I felt God through the caring staff at Kaiser, who held my hand and shepherded me through a dark and compounded nightmare.

I felt God through the friends and family who came to the hospital or sent me messages to encourage me as we hoped against hope throughout the night.

I felt God through the fact that I was able to give birth to my second son, Lincoln, and hold him during his brief life with us. Something I was never given with Josiah, it was an incredible and profound gift during an agonizing moment.

I felt God through my daughter and her simplistic view, guiding me as I attempted to guide her through the meaning of death and loss and everlasting love.

I felt God through my husband, who has worked to not turn away from me or our loss, but rather hold my hand and lay beside me to mourn as only a parent can.

I felt God through the dozens of family and friends who, on the day that should have been my son’s birth, lit candles for Josiah and said his name and sent us pictures, so that we were surrounded with light and love and the knowledge that he, like ourselves, would not be forgotten.


There has not been a time that I have felt that God abandoned me. I have not felt that He allowed my sons to die, or caused my premature labors, to punish me. I believe that God gives me what I need to survive a tragedy, and is not the cause of the tragedy itself. So what I have felt is God giving me strength, through the loving people who surrounded and carried us for Him. And for that, every day, I thank God.

Author’s Note: I understand, and respect, that every individual has their own beliefs or non-beliefs when it comes to religion and spirituality. The words I write are in no way an attempt to influence or sway anyone. They are, as I say, simply my own thoughts. Thank you for reading.

Thoughts on an Unbirthday

Today should have been my son’s first birthday. I should be watching Josiah smash into his cake and taste sugar for the first time. I should be looking forward to other milestones, like his first step and his first big fall. Instead I am reflecting on different milestones, because today, for me, signifies two anniversaries in the aftermath of my son’s death.

For my husband, the day that Josiah was taken from us is a difficult anniversary. It is for me as well. Yet last year, as his due date of September 15th approached, I felt impending dread for what the emotions of that day would bring. The day we should have seen his sweet face for the first time. The day we should have brought him into our family. To counter the pain I might feel, we planned an evening with family and friends, to commemorate his short life with a small ceremony. We also asked family and friends around the world to think of him and light a candle with us at 8 pm that evening. There was such an amazing outpouring of love and support from everyone that I couldn’t help but be lifted up by the strength they gave me.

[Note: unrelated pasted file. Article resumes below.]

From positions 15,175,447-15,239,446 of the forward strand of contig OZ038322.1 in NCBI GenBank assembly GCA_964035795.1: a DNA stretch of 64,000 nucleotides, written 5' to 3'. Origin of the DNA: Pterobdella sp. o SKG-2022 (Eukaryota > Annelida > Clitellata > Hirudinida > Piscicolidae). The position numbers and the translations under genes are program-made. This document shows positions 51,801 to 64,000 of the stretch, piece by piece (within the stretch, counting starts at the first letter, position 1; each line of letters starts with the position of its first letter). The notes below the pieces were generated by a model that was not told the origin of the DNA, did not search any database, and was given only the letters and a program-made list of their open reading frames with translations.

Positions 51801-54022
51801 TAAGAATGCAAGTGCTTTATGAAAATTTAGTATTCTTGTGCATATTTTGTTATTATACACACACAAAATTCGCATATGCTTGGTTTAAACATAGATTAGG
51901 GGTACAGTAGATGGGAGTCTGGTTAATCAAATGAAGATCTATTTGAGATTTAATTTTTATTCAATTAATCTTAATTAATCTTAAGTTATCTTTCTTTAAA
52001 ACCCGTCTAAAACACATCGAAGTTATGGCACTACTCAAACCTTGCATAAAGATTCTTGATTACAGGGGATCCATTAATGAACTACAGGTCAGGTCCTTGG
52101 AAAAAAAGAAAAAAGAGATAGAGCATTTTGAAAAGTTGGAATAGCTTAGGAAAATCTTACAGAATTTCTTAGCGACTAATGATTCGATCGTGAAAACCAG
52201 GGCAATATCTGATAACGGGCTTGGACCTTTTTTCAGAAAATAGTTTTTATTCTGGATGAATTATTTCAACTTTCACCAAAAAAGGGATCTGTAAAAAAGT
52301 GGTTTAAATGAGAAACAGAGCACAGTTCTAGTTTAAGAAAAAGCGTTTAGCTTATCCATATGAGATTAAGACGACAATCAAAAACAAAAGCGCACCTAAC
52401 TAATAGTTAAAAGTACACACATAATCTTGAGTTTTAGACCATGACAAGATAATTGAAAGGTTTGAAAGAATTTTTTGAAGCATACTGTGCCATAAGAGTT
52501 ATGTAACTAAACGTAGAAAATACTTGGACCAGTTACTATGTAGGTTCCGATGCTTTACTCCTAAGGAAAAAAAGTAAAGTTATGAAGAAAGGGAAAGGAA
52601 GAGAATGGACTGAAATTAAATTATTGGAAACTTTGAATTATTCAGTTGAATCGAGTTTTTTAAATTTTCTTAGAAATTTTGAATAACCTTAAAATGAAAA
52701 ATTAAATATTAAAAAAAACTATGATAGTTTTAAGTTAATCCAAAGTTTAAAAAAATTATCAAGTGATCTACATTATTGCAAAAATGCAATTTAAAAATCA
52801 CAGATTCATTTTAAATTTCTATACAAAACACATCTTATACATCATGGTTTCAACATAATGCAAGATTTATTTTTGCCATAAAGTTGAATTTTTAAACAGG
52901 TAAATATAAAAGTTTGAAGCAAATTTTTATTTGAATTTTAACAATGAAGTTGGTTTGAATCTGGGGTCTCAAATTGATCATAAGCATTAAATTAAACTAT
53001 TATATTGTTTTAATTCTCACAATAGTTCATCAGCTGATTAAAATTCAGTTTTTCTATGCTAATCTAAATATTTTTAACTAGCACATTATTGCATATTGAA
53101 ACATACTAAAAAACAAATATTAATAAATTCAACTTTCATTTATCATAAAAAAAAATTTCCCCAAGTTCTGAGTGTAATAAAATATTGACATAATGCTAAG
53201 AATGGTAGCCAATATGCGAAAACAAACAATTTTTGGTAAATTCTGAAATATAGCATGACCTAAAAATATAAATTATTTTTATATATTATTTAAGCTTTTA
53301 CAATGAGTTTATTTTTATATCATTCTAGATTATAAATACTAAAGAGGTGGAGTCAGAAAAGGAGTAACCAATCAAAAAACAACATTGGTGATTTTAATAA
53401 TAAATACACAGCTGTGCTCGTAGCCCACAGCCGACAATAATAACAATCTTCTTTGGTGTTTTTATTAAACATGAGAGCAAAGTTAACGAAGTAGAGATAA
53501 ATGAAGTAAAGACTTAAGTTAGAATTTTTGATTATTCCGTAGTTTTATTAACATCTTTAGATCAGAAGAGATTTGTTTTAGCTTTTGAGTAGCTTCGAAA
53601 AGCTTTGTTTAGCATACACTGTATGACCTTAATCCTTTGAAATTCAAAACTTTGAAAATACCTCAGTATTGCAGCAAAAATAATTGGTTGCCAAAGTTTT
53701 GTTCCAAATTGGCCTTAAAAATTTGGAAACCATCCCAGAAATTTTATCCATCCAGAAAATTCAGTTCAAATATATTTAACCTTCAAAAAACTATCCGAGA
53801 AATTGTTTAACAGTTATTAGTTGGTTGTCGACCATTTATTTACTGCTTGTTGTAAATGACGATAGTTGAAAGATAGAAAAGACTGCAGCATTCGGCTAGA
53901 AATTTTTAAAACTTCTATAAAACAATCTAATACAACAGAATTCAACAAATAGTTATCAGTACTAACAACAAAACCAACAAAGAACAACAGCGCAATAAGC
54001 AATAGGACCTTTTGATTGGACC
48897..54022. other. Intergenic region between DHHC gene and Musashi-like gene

That makes this is an anniversary of sorts. It’s a day I can’t forget, in both sorrow and love. I can’t call it his birthday, because he never had a chance to be born, really. So I’m calling this his Unbirthday. While that may sound a bit morbid, I can’t help but think of the scene with the Madhatter in Alice In Wonderland, and the Unbirthday Song that is sung. An unbirthday is a celebration of all the other days. I choose to celebrate Josiah today. Unmarred by the memories of our loss, like the anniversary of his death brings us, today is a day I can think about the life that was so very loved.

Today also marks the final first anniversary in what has been the hardest 16 months of my life. Since Josiah’s death, I’ve had to face his impending planned due date, as well as the many dates that were moments of our lives with him. The day we found out we were pregnant again after three and a half years of trying. The day of our first sonogram. The first day I felt him move. Each date sliced the wound open a bit more, reminding me of what we had lost. But after each cut occurred, I would find myself continuing to heal. Through talking about our loss, seeking others who understand it because they’ve experienced it themselves, and accepting the love and support of those around me, I was able to keep myself moving forward. I’ve made it to this anniversary with a clearer vision of who I am and the strength I possess. I don’t believe that we ever get over grief, only that we simply learn to live with it inside of us. I don’t know what the future holds, or how this pain may be muted by the passage of time, but I do know that I feel better prepared now. I feel like I can face all of the future anniversaries in a healthy way for both myself and my family. This year+ and this anniversary have taught me that it’s ok to be sad, it’s ok to remember, and most importantly, it’s ok to keep going.